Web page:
A retirement reception will be held to honor Dr. Hiroyoshi Takata for his nearly half a century of service to his patients on Wednesday, Oct. 3 from 5:30 to 7:30 p.m. in Heublein Hall in the Education Resource Center. Remarks and presentation at 6 p.m.

 

Oct. 9 (Tuesday):

Celebration for CESI – Vision of the Future 2014

ERC

Please join us on Tuesday, Oct. 9 at 2 p.m. in the ERC to celebrate the State of Connecticut’s $15 million award to Hartford Hospital for the expansion of CESI (Center for Education, Simulation and Innovation). Joining us will be Catherine Smith, Commissioner of the State Department of Economic and Community Development.

 

Oct. 12 (Friday):

PIP OPEN Golf Tournament and Dinner

Tunxis Plantation

The 10th Annual PIP Open Golf Tournament and Dinner will take place on Friday, October 12 from 11 a.m. to 6:30 p.m. at Tunxis Plantation Golf Course and will benefit the Helen & Harry Gray Cancer Center and the Henry Low Catheterization Lab. $175 per golfer and $50 for dinner. Registration required by Oct. 6.For more information and to register visit: www.pipopengolf.com

 

For more coming events, click here.

Hot Topics in Healthcare

New System for Patients to Report Medical Mistakes

The New York Times, Sept. 22

The Obama administration wants consumers to report medical mistakes and unsafe practices by doctors, hospitals, pharmacists and others who provide treatment. Hospitals say they are receptive to the idea, despite concerns about malpractice liability and possible financial penalties for poor performance. Federal officials say that medical mistakes often go unreported, and that patients have potentially useful information that could expose reasons for drug mix-ups, surgery on the wrong body part, radiation overdoses and myriad other problems that cause injuries, infections and tens of thousands of deaths each year. Hospitals and even some doctors say the proposal has merit.

 

Mandatory Flu Shots Mean You're Serious About Patient Safety

Health Leaders Media, Sept. 21

Here's an easy opportunity to lead. Develop an iron-clad flu vaccination policy, and require your employees to get vaccinated unless they have a legitimate religious or medical exemption. Sound draconian? To many, it once did. But in today's healthcare environment, we're supposed to be about putting patients first. If a particular treatment proves more efficacious than another, or more efficacious than no treatment at all, it should be implemented outside any countervailing evidence. The only reason requiring flu vaccination is perceived as different is that it involves medical treatment for the people providing the healthcare, whereas, in most cases, it deals with the people who are receiving it. That's not a good enough reason not to do this.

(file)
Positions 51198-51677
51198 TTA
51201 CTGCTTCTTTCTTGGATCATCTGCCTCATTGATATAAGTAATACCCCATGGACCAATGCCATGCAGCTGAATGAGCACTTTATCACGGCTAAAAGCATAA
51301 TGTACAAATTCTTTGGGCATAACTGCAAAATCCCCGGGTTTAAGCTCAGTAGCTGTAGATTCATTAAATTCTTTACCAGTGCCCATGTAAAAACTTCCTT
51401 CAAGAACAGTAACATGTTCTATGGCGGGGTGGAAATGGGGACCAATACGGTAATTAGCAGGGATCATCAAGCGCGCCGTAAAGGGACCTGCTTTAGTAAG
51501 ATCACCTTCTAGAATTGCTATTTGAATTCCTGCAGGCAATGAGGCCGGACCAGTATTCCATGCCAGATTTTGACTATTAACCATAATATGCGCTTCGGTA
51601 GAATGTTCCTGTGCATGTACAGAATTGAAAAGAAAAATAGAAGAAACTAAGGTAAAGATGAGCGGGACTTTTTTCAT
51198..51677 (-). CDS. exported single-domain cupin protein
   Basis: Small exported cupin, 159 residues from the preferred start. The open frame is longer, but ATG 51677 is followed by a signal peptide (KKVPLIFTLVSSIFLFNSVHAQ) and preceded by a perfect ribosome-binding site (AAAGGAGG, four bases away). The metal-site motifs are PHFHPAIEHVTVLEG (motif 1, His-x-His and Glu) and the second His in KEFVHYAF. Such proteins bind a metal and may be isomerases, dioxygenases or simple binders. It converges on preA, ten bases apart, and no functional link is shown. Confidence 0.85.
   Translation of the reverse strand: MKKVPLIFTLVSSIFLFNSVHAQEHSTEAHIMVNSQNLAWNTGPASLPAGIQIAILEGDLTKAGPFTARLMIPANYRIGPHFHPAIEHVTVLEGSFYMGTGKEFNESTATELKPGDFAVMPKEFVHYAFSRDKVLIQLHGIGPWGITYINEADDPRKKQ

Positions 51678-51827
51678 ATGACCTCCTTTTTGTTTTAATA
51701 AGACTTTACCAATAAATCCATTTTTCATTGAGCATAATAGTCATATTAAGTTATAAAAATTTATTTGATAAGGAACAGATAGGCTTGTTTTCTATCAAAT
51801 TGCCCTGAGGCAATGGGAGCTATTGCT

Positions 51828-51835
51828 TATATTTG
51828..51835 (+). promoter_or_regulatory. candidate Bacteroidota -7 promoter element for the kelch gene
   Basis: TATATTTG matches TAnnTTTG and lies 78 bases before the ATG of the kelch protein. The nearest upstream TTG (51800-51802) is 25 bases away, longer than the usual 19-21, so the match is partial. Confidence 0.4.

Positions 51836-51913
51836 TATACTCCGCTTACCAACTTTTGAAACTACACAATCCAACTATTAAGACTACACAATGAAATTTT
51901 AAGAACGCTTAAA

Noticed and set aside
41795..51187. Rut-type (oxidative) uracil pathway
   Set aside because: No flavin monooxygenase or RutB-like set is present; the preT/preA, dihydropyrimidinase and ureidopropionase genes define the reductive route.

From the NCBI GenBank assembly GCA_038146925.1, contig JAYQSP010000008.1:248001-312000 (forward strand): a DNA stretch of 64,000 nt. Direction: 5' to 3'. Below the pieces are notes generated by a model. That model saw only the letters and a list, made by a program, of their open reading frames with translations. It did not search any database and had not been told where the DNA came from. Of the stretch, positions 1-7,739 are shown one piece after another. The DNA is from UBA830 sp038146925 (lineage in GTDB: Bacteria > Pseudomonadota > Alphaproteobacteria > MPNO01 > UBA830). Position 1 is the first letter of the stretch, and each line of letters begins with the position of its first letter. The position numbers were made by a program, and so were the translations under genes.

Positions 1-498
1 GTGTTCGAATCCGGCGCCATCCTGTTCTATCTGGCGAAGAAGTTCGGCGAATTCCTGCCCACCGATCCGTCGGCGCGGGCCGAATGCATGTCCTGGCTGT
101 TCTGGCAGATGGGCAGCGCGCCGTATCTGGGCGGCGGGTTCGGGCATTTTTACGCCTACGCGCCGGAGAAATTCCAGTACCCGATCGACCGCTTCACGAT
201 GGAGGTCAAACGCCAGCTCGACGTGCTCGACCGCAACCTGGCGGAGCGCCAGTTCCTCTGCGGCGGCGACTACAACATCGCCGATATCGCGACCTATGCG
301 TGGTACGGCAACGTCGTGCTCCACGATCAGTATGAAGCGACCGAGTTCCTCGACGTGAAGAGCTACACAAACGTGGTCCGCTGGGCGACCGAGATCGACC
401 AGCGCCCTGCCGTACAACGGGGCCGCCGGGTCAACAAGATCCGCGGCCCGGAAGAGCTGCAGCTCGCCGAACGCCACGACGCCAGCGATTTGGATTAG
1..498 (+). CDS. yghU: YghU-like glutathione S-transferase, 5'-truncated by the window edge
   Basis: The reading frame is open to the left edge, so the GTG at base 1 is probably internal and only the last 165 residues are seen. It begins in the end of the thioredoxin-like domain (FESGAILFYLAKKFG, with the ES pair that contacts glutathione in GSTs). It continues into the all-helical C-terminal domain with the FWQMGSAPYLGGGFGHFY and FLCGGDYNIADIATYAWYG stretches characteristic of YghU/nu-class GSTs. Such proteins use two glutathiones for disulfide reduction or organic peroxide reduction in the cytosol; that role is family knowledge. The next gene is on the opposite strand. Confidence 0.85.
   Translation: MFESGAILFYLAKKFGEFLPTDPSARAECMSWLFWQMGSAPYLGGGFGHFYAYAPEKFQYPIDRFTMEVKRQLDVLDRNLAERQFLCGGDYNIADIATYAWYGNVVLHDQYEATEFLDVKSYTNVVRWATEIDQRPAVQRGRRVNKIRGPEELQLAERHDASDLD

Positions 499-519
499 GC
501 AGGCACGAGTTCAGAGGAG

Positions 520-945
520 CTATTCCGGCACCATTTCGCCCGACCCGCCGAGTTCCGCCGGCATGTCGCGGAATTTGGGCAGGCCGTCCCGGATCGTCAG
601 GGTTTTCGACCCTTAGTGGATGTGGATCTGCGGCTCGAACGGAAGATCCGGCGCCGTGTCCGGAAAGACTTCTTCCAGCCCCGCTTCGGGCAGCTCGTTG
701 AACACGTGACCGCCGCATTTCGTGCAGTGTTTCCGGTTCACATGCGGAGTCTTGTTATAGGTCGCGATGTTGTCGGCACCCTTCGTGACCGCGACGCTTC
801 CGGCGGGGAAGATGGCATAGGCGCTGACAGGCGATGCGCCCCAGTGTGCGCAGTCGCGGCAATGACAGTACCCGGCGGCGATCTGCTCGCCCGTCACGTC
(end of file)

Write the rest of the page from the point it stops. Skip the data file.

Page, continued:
Voices Of Our Patients

Kudos to Dr. Kirk Watson

I would like you and the staff of the Orthopedics unit (Conklin Building, 6th floor) to know that their skill, dedication and kindness during my stay following hand surgery were not only appreciated but were critical in my recovery.
Throughout my stay, the nurses, aides, and ALL other hospital staff were attentive to my medication, wound care and other medical needs. They also took the time to speak with me on a personal level, ask about my job and family, and shared stories about their own lives which left me feeling connected and reassured.
One young aide even helped me set up my Internet connection via your WiFi service, so that I could work from my room -- a small act of kindness that made a huge difference in my peace of mind.
I’m now returning to work in my art studio, happy and productive, thanks to the tremendous skill of Dr. Kirk Watson and his colleagues from the Hand Center, AND the care I received while at Hartford Hospital.
I owe all the staff there on the Orthopedics floor where I stayed my heartfelt gratitude. Many thanks and may God bless you in your work.
Sincerely,
Wendy West

 

The Seymour Street Journal (SSJ) has been developed to communicate key messages pertinent to our hospital's physicians. It will keep you informed and up-to-date on hospital, network, and health care news in a concise, convenient format. The SSJ will be sent to your preferred e-mail address every other Sunday. Back issues can be viewed here. For any questions or suggestions, please contact Dr. Jeffry Nestler, Medical Staff President, at (860) 836-7313.